The wedding took place on February 15, 1495 in Vilna [IX, p. 322-323; XVII, p. 169; XVIII, p. 186]. Together with Elena, noble boyars left for Lithuania with families that made up the princess's court, but all of them were subsequently sent back. The wedding took place in a Catholic cathedral, the Orthodox priest during the service sang loudly the prayers that were supposed to be in the "Greek" faith, so the ceremony was neither Catholic nor Orthodox [22, ch. 4].
Despite the isolation in which Elena found herself surrounded by the Catholic nobility, she managed to gain a certain influence. Historians admit that Alexander listened to the advice of the young wife and was probably attached to her. So, for example, it is believed that the successor of Joseph (Bolgarinovich), Jonah, became the Metropolitan of Kiev at the request of Elena [29, p. 307-309]. She also often accompanied her husband on his numerous trips around the country.
However, contradictions in the married couple could not be avoided. Elena was in constant correspondence with her father and mother and carefully followed their instructions in communicating with her husband, especially at first. Despite the terms of the peace in 1494, Ivan III did not return the occupied lands to Lithuania, and Alexander in response did not allocate the desired volosts to his wife, about which Elena informed her father and received advice to be more persistent [23, p. 63; 29, p. 307-309]. Many researchers believe that Elena became a victim of the opposite political ambitions of her father and husband and was constantly, in the words of Y. G. Alekseev, "between a rock and a hard place." In 1499, the ambassadors informed Ivan III about the illness of Princess Elena, which could have been provoked by a nervous breakdown and miscarriage [8; 22, ch. 4].
Elena's Orthodox faith remained a stumbling block in relations with her mother-in-law, Elizabeth Habsburg, and the Catholic part of the Lithuanian court [6, p. 265; 34]. During the next Rus-Lithuanian war, the reason for which was Alexander's refusal to build an Orthodox church for his wife, religious pressure on the princess intensified. The Pope himself intervened in the matter, but Elena remained in Orthodoxy [4, p. 33; 18, p. 111-120; 23, p. 64]. When Alexander took the Polish crown in 1501, Elena refused to be crowned, so as not to recognize the pontiff's supremacy. During her reign, several Orthodox churches were built in Vilna, which, against the background of general Catholicization and Polonization of the Grand Duchy of Lithuania, looked like a victory, albeit a small one.
Correspondence with Ivan III shows how Elena gradually turned from an obedient "servant" of the Rus sovereign into an independent and wise ruler. Her court becomes the center of attraction for the Orthodox (Rus) nobility of the Grand Duchy of Lithuania, and she herself becomes a link between Rus and Lithuania. During the war of 1500-1503 she is already was giving advice to Ivan III, striving to restore peace between states as soon as possible [VII, No. 192 / XXXI-LII, No. 200; XII, p. 48; XIII, p. 243; XVIII, p. 363-412, 468-474; 20, p. 146]. The emissaries of the sovereign addressed her with secret messages, delivering news about the political situation in Moscow, and listened to her judgments. Elena herself received cardinals and prelates from Europe and even participated in the discussion about the marriage of her brother Vasily Ivanovich: Ivan III, wishing to intermarry with some of the European courts, asked his daughter to find out about the princesses of marriageable age [22, ch. 4; 24].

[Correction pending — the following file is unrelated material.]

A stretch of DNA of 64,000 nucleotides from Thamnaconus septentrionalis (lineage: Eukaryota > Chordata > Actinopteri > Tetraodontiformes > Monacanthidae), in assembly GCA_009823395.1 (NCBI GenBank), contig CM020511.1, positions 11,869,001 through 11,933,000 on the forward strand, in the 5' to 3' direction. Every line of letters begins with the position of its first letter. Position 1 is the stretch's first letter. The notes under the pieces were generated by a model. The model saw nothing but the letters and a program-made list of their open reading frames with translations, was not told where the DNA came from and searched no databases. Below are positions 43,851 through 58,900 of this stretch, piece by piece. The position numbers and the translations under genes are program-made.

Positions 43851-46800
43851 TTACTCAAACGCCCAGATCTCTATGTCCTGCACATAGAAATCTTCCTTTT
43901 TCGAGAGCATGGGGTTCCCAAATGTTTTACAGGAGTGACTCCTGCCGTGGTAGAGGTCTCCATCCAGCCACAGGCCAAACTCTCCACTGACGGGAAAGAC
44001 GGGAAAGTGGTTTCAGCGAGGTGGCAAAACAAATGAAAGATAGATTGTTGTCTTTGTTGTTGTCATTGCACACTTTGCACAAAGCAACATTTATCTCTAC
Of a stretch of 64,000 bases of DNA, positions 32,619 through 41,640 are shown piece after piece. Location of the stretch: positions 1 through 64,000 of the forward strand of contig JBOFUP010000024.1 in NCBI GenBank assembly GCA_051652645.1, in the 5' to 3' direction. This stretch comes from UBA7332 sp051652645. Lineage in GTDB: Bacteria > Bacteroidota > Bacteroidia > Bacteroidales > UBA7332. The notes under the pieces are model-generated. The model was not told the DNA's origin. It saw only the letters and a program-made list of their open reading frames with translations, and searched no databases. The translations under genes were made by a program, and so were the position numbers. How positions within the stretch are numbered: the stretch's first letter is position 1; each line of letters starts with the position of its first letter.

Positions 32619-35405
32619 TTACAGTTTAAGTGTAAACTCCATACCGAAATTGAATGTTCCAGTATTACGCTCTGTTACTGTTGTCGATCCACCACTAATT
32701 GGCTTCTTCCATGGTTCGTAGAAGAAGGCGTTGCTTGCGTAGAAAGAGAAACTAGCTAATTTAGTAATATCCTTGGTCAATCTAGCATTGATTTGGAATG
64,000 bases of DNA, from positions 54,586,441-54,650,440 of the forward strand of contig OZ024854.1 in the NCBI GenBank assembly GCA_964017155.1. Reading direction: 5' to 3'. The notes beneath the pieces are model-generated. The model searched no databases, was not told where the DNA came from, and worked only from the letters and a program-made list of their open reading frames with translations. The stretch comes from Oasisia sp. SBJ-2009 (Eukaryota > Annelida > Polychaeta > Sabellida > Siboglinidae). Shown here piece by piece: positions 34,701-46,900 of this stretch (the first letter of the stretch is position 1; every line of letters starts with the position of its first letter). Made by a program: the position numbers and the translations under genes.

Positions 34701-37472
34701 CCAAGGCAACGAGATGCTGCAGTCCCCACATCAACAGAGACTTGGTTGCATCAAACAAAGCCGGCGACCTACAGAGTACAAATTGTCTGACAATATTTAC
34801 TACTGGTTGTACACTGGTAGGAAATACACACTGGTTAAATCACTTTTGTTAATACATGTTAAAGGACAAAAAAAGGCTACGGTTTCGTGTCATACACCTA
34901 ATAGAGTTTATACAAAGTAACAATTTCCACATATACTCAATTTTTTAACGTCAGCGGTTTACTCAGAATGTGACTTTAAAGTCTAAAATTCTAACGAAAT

Elena's position was shaken after the death of Alexander in 1506. The Grand Duke of Lithuania and the King of Poland died childless. The sluggish attempt of Vasily III to claim the Polish throne through the mediation of his sister was not crowned with success, and Alexander's younger brother Sigismund I, nicknamed the Old, was elected the king. An ardent adherent of Catholicism, the new king did not hide the fact that Elena was, in fact, a hostage at the Polish-Lithuanian court. He did not hesitate to use her as a mediator in negotiations with Vasily III on the conclusion of another peace after the next Rus-Lithuanian war [3, p. 798; 8; 15; 31, p. 311]. It is difficult to say at what exact moment Elena's position became so unbearable or life-threatening that she conceived an escape to her homeland. The Grand Duchess was arrested in the fall of 1512, accused of preparing to escape. The Vilna voivode Nikolai Radziwill and Trotsk voivode Grigory Ostikovich took Elena straight out of the church during her trip to the Braslav estate [28, p. 181]. The princess was brought first to Troki, then to Birshtany [XVIII, p. 497, 523-525, 8]. Vojtech Klochko testified against her, confirming Elena's plans to return to Moscow. Indirectly, the impending escape may be evidenced by the fact that before leaving Vilna, the princess sent her treasury ahead of herself, and the detachments of M. Y. Shchuka Kutuzov, M. S. Vorontsov and A. N. Buturlina were pulled up to the border with the Lithuanian state from the side of Velikiye Luki. Sigismund the Old, in his correspondence with Vasily III, until the very end, denied the princess's arrest, explaining her detention by the restless situation at the border [6; 12, p. 173-203; 34, p. 139].